As a caregiver to an aging loved one, conversations can range from the mundane, “Did you enjoy your lunch today?” to the messy, “I think it’s time you had help bathing.” And the trickier conversations, particularly emotionally loaded ones, can lead to conflict if not handled correctly.
Good communication builds trust and understanding. Being able to communicate effectively is important in all relationships, regardless of whether it’s between co-workers, life partners or parent and adult child.
As much as you may want to avoid and ignore certain topics, sooner or later important emotional issues will need to be addressed. Trust me, where possible, you’ll want to try avoiding hitting these trickier topics head on during a crisis. The following guidelines will help you focus your efforts to get the best out of complicated discussions.
Parent your parent. As your parents’ health declines, you can find yourself providing more care and support; it can feel as though roles have reversed. Sometimes we find ourselves giving advice or trying to help solve problems. Don’t forget, they are still adults with a lifetime of experience who are capable of making choices for themselves. You may not agree with their decisions; however, it is not up to you to tell them what to do.
Talk, talk, talk. Speak less and listen more. If you are taking up more than half the conversation, dial it back. Acknowledging others’ concerns and questions is important, but you don’t need to answer every single point made. The more you listen, the more you learn to hear the subtleties between the lines.
Overload the agenda. In an effort to get things out of the way, it’s tempting to talk about numerous issues. Fight the urge and limit your itinerary.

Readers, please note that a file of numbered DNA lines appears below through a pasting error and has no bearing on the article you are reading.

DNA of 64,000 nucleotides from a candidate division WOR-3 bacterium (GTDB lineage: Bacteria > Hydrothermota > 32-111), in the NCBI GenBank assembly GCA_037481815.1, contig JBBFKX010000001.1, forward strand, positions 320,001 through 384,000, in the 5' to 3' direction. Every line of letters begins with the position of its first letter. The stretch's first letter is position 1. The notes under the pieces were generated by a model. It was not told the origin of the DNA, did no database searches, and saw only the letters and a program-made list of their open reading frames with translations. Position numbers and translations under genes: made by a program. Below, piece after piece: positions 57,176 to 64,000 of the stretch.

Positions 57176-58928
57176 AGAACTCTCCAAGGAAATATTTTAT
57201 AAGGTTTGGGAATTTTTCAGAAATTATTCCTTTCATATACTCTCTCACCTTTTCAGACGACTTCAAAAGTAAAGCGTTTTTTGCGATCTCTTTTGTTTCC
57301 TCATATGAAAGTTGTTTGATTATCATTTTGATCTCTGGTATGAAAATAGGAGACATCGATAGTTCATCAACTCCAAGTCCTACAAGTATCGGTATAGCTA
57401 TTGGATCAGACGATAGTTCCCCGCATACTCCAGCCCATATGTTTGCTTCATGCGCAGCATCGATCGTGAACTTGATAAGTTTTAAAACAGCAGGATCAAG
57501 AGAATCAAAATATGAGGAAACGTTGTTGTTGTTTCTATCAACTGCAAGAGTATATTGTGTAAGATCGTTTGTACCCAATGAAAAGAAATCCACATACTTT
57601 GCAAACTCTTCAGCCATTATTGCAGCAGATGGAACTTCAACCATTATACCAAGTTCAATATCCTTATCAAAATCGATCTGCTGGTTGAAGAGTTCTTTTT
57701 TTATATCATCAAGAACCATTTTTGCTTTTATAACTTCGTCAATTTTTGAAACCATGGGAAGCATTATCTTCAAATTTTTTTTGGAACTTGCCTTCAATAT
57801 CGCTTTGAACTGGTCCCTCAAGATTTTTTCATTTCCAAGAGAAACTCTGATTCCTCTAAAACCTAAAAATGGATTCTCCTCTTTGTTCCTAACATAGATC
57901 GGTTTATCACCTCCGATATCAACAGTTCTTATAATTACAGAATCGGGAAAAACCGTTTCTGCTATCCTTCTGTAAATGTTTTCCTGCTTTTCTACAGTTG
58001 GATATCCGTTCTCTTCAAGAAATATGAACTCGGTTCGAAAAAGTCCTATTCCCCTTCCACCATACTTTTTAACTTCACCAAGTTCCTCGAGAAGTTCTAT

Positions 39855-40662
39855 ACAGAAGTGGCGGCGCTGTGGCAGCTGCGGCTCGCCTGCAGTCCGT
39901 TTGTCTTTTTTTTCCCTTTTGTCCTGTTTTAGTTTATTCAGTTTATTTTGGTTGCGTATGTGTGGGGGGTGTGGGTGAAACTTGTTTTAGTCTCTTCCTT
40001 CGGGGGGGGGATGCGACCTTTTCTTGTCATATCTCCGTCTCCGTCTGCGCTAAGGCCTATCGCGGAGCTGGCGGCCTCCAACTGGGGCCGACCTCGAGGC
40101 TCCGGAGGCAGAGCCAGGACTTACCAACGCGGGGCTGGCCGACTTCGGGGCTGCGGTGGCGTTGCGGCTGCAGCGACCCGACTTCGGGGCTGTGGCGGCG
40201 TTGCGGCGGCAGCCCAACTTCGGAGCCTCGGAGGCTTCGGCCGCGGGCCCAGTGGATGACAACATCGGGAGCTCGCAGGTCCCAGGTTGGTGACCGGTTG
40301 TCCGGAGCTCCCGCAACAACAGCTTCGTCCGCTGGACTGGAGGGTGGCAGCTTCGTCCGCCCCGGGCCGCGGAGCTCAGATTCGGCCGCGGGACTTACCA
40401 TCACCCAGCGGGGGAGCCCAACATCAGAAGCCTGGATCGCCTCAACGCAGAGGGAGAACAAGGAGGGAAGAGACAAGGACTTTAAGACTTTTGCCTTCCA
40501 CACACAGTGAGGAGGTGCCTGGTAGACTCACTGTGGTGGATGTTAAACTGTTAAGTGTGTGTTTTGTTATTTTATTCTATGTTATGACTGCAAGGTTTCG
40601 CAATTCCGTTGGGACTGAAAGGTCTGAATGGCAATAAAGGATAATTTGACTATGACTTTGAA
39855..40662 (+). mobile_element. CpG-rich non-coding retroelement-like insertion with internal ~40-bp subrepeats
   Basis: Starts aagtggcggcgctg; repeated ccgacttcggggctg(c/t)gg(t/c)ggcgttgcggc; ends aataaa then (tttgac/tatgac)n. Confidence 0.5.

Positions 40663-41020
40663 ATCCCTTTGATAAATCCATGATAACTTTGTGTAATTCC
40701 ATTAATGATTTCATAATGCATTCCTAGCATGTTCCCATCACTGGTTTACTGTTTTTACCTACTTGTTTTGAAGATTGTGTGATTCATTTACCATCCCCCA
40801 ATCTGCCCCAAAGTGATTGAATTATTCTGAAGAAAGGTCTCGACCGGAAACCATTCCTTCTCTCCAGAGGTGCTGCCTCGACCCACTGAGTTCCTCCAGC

Try to win. You are a team. It’s not about one side or the other getting their way; it’s about coming up with a solution that works for everyone.
Lay blame and be defensive. Bringing up old hurts is never helpful. Stick with the present and look to the future. And don’t be defensive; step back, observe and try to understand before taking comments to heart.
Ask how you can help. Boundaries and respect are vital. Rather than telling them what they should need, do or feel, ask them how you can help them or what they need from you.
Ask rather than assume. When we make assumptions, typically they are based on what would work best or make things easier for us. One of the key roles a family caregiver plays is to support the person needing care in living their life as they want to, based on the current circumstances.
Plan ahead and prepare. Think about where and when to have the conversation. Pick a place with few distractions and at an appropriate time of day. (Heck, even I get crabby when I’m hungry!) Practice what you want to say with a partner/coach who can give you feedback about your approach.
Examine your own behaviour. Resistance often happens when we are trying to tell someone what to do or to control their behaviour based on our own agenda.
Use “I” statements. Shift declarative statements away from being accusatory. Rather than saying, “You are being…,” employ phrases like, “I feel that… My perception is….” “I” statements can lead to sharing and negotiation rather than allegations.
Share the time. Allow everyone at the meeting to have the same amount of time to have his or her say. It builds team spirit, accountability and a “we’re-all-in-this-together” attitude.
Practice peace. If you’re continually having issues, consider involving a professional. Case managers, eldercare planners, social workers or a minister can facilitate the conversation objectively, keep things focused, quickly identify priorities and provide clear action items for you and your loved one to follow up with.
Put yourself in their shoes. Remember you will likely one day find yourself in a similar situation. Think about how you would like to be treated, regardless of your physical or mental limitations. I always ask myself, “How would I like to treated in a similar situation?”
Caregiving is demanding; communicating clearly and effectively is challenging. Doing both at the same time is complex. But when you get it right, the rewards are priceless.
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– Mike G., Nanaimo, BC
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